Just yesterday, we told you about German government’s decision to go ahead with an open source solution for creating its private cloud. The government announced a partnership with Nextcloud, which is a popular open source solutions provider.
In another encouraging development for the open source enthusiasts, the Israeli government has decided to open source its software code. As a result, the released code will be available to public and free to reuse.
This decision follows a resolution passed by the cabinet in October 2014, according to Haaretz. While the resolution is currently only making the government’s gov.il website open source, the other agencies are being encouraged to follow the footsteps.
It’s worth noting that open sourcing the code makes sure that all the taxpayers are able to access the software and even use it in their personal projects. Moreover, it also enhances the security as researchers are able to perform vulnerability checks with ease.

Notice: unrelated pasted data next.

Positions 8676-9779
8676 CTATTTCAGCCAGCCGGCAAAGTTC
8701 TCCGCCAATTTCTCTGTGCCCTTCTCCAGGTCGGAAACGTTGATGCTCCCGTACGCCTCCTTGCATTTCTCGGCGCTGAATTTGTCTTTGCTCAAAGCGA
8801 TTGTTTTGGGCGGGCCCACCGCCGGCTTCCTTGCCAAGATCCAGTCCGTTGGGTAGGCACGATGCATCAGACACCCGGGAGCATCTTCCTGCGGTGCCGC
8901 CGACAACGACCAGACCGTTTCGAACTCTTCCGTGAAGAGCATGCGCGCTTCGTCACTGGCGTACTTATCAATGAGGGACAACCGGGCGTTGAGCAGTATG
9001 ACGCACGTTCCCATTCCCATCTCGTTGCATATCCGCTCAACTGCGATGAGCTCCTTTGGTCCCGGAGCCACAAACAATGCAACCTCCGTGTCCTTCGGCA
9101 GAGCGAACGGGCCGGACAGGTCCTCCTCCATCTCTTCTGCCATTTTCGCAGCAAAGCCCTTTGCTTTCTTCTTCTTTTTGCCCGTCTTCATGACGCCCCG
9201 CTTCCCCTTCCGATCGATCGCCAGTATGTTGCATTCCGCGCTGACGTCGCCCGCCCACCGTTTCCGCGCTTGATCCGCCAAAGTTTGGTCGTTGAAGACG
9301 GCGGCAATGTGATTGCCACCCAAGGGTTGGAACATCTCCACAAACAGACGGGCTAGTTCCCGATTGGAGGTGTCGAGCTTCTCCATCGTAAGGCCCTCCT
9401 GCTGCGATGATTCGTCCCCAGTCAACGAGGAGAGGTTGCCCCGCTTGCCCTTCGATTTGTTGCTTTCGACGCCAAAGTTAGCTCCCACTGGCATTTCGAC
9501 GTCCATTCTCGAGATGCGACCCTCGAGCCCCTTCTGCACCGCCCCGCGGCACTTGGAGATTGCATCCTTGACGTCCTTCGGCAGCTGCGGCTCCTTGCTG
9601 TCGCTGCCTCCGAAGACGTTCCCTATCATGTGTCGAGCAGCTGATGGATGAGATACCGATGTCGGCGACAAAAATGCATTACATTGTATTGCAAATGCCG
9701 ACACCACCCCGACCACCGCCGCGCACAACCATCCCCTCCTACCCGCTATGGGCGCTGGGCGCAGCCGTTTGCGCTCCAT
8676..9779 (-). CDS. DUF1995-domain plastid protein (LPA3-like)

As per the report, open source consultant Lior Kaplan has expressed a valid concern: many countries across the world have policies to promote open source, but they’re never fully implemented.
Also, in some cases like Munich, authorities even ditch an ongoing project without any technical reason. It’s pretty evident that the governments must be informed about the benefits of open source and how they can save money and resources by ditching proprietary software.
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